The past week has been incredibly heavy for women around the world. Already grappling with accusations of rape in Australian parliament, we then woke up to news from the United Kingdom of Sarah Everard’s disappearance. When it was later found that Everard was kidnapped and allegedly killed by a cop, the news was devastating. We began to share our own stories of violence, harassment, assault and abuse. Women spoke about how draining it is to live in a state of fear, of how this state of hyper-vigilance is inculcated into us at such a young age. On social media, a post of “Text me when you get home” went viral, a nod to the text we’ve all sent one another at the end of an evening, almost out of habit.
With all of this going on, we took to the streets to demand change and action. No longer was this our issue to shoulder alone, it was time for men to stand up for the women in their lives and not be passive bystanders to abuse and violence. It was time for men to do better. In news that’s not at all surprising but still very disappointing, Pauline Hanson has now lashed out at Australian women and demanded they stop ‘demonising men’.
After former Liberal staffer Brittany Higgins came forward with her allegation that she was sexually assaulted by a colleague in an MP’s office after a night of drinks, the conversation surrounding such abuse of power became more heated as another woman came forward to accuse Attorney General Christian Porter of sexually assaulting her when they were both teenagers. Porter has denied the claims, but as the government has been slow to address such allegations (there was the infamous Scott Morrison address where he had to think of his daughters to simply show empathy), marches have continued across Australia.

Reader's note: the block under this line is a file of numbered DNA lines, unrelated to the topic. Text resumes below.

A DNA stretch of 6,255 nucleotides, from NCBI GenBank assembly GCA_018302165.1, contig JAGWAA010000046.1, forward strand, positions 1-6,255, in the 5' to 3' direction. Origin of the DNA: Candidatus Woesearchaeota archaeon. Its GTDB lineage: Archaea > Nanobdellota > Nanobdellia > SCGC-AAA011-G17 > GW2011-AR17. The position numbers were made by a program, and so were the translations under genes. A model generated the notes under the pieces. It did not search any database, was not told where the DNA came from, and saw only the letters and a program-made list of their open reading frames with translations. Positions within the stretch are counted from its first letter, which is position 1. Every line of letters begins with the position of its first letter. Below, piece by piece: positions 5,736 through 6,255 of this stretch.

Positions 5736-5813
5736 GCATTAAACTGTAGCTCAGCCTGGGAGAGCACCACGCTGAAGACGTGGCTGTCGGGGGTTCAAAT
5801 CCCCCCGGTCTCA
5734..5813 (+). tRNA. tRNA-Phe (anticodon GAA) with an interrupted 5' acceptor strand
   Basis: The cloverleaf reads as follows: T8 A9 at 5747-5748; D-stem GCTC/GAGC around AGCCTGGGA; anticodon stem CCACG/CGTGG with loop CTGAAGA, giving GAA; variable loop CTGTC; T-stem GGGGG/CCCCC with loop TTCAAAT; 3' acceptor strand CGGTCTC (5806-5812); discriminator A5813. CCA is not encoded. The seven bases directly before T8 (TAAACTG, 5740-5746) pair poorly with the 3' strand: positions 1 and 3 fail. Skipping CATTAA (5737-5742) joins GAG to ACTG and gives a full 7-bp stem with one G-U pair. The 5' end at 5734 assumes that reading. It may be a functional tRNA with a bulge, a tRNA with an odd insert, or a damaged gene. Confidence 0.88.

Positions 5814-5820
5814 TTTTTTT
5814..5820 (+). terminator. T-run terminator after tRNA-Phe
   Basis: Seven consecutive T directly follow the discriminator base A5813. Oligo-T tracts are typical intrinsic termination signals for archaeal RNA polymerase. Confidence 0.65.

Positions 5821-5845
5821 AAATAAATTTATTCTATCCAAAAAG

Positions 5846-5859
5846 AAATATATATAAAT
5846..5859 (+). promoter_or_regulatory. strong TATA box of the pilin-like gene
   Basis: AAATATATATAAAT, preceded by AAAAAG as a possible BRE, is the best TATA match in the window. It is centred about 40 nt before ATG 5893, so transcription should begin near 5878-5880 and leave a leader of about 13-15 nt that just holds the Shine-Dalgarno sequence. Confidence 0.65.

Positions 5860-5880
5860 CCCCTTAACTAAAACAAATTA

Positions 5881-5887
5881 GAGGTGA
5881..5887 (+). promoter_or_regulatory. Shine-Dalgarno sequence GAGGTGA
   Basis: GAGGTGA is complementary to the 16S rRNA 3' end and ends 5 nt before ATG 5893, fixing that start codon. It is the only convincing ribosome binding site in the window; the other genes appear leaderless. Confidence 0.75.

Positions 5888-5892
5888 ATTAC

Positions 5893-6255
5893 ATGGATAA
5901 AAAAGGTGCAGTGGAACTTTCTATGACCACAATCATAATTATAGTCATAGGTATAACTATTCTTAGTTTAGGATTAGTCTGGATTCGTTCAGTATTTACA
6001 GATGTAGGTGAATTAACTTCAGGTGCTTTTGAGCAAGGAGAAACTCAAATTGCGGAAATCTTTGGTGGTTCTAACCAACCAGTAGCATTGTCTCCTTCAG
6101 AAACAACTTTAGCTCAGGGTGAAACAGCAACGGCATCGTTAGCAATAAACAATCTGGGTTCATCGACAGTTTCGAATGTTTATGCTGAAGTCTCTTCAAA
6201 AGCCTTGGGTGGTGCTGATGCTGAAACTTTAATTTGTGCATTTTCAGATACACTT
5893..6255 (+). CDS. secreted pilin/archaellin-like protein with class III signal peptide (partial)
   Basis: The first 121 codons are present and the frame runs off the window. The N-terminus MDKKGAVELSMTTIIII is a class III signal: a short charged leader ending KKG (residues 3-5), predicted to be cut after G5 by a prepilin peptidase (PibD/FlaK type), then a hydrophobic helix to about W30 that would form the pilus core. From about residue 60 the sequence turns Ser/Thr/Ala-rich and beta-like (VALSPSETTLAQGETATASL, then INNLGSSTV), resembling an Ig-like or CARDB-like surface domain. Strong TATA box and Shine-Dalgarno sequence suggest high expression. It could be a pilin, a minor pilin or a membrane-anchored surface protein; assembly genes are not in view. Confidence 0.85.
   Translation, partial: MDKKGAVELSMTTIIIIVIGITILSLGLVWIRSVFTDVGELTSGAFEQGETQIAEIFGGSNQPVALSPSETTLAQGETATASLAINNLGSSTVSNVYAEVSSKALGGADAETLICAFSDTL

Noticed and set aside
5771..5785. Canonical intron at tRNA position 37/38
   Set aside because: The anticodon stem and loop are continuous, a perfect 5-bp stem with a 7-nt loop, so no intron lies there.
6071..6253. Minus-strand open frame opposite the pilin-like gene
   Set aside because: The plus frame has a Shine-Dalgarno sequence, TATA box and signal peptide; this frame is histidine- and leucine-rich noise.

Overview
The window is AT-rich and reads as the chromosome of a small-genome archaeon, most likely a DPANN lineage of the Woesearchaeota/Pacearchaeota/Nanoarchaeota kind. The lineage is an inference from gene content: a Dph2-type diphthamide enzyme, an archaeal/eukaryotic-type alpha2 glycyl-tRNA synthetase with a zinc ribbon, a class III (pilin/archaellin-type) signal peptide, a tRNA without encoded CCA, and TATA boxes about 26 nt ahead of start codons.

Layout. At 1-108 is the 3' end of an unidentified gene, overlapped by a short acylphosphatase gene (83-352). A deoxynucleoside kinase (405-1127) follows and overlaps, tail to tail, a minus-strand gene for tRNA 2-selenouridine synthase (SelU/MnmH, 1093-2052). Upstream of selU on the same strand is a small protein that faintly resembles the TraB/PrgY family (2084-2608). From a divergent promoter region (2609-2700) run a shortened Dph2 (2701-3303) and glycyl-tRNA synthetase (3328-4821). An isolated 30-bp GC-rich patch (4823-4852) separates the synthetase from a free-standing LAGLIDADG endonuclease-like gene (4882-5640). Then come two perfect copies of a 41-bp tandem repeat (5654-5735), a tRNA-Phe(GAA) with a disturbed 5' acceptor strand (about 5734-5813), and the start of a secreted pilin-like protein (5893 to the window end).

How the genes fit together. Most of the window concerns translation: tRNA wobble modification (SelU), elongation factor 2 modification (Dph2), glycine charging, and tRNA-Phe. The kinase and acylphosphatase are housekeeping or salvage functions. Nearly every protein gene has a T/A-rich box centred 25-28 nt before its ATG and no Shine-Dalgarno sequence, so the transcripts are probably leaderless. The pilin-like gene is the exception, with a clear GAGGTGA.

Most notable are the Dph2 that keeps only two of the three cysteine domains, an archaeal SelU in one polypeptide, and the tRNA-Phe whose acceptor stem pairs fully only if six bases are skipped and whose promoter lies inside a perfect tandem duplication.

Hanson isn’t having any of it, though. The One Nation leader labelled the rallies as “anti-men” and told Sky News: “Stop demonising men. There are false allegations, there are men who have been accused of these things that didn’t, it didn’t happen.”
Taking aim at Ms Higgins for waiting two years to come forward with her story, Hanson added that she should have just gone through the courts. “Brittany Higgins, she had the right to go and lay those charges. Take it to the courts. If you’ve got a case for assault then you take it to the courts.”
One she remember though that Hanson has a stake in this as her son was falsely accused by his ex-wife of being outside her home, despite him being in a completely different city, and of sexually abusing his son. The Senator alleged her former-daughter-in-law made the claims so her son wouldn’t be able to see his child. She told the Senate back in 2019 that the claims were devastating. “I know this feeling because, for years, my own son faced these destructive allegations in an attempt to stop him having access to his young son.”
She added, “It shows you how lies and perjury are leading to the failure of Australia’s family law system and contributing to the death of 21 men by suicide and the murder of one woman each week,” she said.